Bloomberg’s Weisenthal: Still weird every day to put on a suit
Joe Weisenthal, the executive editor of news for Bloomberg Digital and the co-host of Bloomberg Televison’s “What’d You Miss?” and the podcast “Odd Lots,” spoke with the Longform podcast about his career.
On leaving Business Insider to join Bloomberg to host a television show, Weisenthal said, “If I don’t say yes to this, then I can never say yes to anything again because when else am I going to get a chance in life to co-host a TV show?
“Even if it’s terrible, and I’m terrible at it, and it’s cancelled after three months, and everyone thinks it’s awful, for the rest of my life, I’ll be able to say I co-hosted a cable TV show. And so I was like, you know what, I have to say yes to this.”
Weisenthal said he never thought he would get into journalism while in high school but was always interested in markets. He graduated from the University of Texas in 2002 in international relations but didn’t start writing about finance until 2008.
He moved to New York in 2004 to work for a small market research firm. A year later, he started writing a blog about markets and economics topics as a way to keep on top of the news.
“I would dread going back and looking at those early posts,” said Weisenthal about the blog, which was called TheStalwart.com.
He joined Business Insider in 2008 and started reading tons of sell-side research from Wall Street firms on various economics and markets topics. They were important to Weisenthal to get a feel for the story lines about the economy and began to emulate the tone and pace of the reports, which were aimed at traders.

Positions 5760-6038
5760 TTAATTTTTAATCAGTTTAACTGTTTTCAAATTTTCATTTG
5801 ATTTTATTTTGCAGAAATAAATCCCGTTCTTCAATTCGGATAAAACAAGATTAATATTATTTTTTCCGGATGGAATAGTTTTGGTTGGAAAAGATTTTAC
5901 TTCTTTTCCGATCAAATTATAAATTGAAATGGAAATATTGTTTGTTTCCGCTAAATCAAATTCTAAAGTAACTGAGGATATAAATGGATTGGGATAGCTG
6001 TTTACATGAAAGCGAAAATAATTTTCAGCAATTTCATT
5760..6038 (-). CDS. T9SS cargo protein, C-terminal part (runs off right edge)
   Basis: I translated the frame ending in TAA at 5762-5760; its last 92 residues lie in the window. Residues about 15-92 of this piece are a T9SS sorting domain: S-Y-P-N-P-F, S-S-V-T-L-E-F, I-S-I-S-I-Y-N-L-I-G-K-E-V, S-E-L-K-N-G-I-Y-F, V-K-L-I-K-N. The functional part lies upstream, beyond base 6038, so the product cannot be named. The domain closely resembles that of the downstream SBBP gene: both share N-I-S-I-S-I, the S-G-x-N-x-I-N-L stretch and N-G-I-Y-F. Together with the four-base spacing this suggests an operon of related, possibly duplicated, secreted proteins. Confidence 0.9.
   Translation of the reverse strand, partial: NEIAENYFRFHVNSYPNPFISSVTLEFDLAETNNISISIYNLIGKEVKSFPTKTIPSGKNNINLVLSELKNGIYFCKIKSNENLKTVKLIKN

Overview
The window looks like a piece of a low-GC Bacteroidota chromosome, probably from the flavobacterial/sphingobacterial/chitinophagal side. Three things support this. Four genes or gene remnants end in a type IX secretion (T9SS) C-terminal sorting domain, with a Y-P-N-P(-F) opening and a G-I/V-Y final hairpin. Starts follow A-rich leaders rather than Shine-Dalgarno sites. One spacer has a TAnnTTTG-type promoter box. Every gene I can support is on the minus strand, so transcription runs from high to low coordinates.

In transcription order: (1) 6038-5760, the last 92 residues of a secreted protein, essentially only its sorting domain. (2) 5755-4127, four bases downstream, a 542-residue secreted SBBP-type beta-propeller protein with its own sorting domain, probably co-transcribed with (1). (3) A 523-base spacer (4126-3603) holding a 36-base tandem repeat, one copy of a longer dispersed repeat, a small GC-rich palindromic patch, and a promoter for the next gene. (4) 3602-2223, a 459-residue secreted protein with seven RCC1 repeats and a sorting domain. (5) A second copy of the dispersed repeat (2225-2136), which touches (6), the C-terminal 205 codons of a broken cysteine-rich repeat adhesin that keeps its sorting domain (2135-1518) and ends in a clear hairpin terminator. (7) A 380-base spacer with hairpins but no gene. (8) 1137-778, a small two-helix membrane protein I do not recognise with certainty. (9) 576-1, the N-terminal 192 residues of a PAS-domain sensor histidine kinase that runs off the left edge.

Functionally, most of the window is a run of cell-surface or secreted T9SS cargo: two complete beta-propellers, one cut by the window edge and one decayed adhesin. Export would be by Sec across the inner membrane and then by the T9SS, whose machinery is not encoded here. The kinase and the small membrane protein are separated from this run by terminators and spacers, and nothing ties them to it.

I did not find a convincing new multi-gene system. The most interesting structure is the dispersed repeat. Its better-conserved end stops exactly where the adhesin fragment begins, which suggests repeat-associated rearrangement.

“They’re media creators,” said Weisenthal. “They’re in the same business that we are.”
Weisenthal, however, wanted to be more enthusiastic in his writing, getting excited about the upcoming jobs report or a Bank of Japan decision.
In late 2009 or early 2010, Weisenthal realized that the economic crisis was coming to an end, and the basic Business Insider stories weren’t working anymore. So he started to write more about his own opinions, and Business Insider tried to hire more reporters like Weisenthal.
“We were all beginners at it, and it was really hard to manufacture it,” said Weisenthal. He said Business Insider had a “brutal culture” of eliminating content that wasn’t getting readership.
Weisenthal left Business Insider, where he rarely wore anything more than a T-shirt, for Bloomberg in 2014.
“It’s weird every day putting on a suit,” said Weisenthal.